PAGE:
The CCI may impose penalties of up to 10% of the average turnover of an enterprise for the three preceding financial years. In the case of a cartel, the CCI may impose on each member a penalty of up to three times its profits or up to 10% of its turnover, whichever is higher, for each year during which the agreement was in force. However, section 46 of the Competition Act empowers the CCI to grant leniency by levying a lesser penalty on a member of a cartel who provides full, true and vital information regarding the cartel.
Whenever information is received ((Information received under sections 3 and 4 of the Act)), relating to anticompetitive agreements and abuse of dominance, the CCI considers whether there is a prima facie violation. If a prima facie violation is found, it is sent to the Director General (DG) for Investigation. After receiving the DG report, the matter is again considered by the CCI. If needed, the CCI can further investigate the matter and pass an order, including imposition of penalties.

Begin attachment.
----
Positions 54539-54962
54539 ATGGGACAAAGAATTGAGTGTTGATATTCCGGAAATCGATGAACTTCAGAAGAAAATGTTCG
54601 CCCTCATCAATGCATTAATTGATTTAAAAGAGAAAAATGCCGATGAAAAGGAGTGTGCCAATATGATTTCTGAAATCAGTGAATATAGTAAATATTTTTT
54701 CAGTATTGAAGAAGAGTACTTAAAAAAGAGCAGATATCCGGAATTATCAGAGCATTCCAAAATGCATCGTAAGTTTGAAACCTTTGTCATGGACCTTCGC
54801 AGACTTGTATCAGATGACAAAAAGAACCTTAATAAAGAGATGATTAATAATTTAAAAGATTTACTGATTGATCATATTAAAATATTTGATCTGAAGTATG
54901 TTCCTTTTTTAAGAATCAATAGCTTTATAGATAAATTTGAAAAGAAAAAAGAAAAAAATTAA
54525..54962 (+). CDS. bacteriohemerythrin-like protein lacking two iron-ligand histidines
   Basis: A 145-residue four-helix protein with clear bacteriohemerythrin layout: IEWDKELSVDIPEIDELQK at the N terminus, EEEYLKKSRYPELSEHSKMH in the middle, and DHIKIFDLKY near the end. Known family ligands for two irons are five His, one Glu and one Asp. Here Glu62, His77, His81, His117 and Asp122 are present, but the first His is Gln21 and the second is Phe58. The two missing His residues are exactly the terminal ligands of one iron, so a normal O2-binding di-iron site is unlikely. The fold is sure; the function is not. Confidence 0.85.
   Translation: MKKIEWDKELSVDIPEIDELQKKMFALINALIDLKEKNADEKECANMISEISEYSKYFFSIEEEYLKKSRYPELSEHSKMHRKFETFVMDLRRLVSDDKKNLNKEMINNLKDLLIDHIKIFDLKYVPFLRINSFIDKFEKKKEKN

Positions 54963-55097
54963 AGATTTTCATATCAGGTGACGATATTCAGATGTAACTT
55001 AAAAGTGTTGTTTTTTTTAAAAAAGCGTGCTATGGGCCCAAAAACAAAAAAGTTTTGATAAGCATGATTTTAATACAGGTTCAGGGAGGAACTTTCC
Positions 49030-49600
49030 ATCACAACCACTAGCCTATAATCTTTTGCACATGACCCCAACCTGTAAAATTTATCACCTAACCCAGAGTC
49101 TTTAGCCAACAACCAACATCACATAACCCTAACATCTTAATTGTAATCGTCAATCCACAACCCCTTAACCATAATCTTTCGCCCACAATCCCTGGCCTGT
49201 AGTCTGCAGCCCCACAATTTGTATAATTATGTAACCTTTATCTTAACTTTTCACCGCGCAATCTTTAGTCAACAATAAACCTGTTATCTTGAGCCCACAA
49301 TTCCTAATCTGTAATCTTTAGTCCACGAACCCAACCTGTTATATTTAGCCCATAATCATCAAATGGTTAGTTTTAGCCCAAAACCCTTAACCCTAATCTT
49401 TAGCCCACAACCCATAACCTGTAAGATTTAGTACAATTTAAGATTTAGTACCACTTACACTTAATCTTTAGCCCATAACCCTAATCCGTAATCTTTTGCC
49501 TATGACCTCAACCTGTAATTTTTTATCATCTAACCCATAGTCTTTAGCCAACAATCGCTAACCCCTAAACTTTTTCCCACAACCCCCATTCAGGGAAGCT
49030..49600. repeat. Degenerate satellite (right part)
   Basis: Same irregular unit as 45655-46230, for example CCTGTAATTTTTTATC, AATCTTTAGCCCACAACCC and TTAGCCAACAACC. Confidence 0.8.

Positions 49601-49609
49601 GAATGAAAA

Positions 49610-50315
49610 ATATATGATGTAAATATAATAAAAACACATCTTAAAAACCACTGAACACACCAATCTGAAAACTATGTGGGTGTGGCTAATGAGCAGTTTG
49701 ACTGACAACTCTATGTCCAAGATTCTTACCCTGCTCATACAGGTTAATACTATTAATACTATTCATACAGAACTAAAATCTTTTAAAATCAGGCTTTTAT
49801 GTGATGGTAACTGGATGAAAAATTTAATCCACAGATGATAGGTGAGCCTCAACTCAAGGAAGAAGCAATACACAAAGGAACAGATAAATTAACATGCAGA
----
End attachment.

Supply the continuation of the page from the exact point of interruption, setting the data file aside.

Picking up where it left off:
DOMINANCE IN MARKET
Unilateral conduct laws in the BRICS countries and in the European Union constitute a perfect illustration of the worldwide globalization of antitrust rules. Legislatively, all BRICS countries have unilateral conduct regulations. In some countries, such as Russia or China, these regulations are very detailed. BRICS countries, which adopted unilateral conduct regulations at a much later stage ((In the EU, abuses of dominance are regulated since 1957, when the Treaty on the European Community was adopted. Russia has adopted rules which specifically regulate abuses of dominance in 1991; Brazil: 1994; South Africa: 1998; China: 2007; India: the Monopolies and Restrictive Trade Practices Act of 1969 regulated dominant position but the Act prohibiting abuses of dominance came into force in 2009.))than the United States or the European Union, now have a wide range of legislative, institutional or enforcement tools to fight against these anticompetitive practices. From an enforcement perspective, the BRICS country regulations provide heavy sanctions in the form of financial penalties imposed on companies that commit an abuse of dominance, and also, in most cases, criminal sanctions.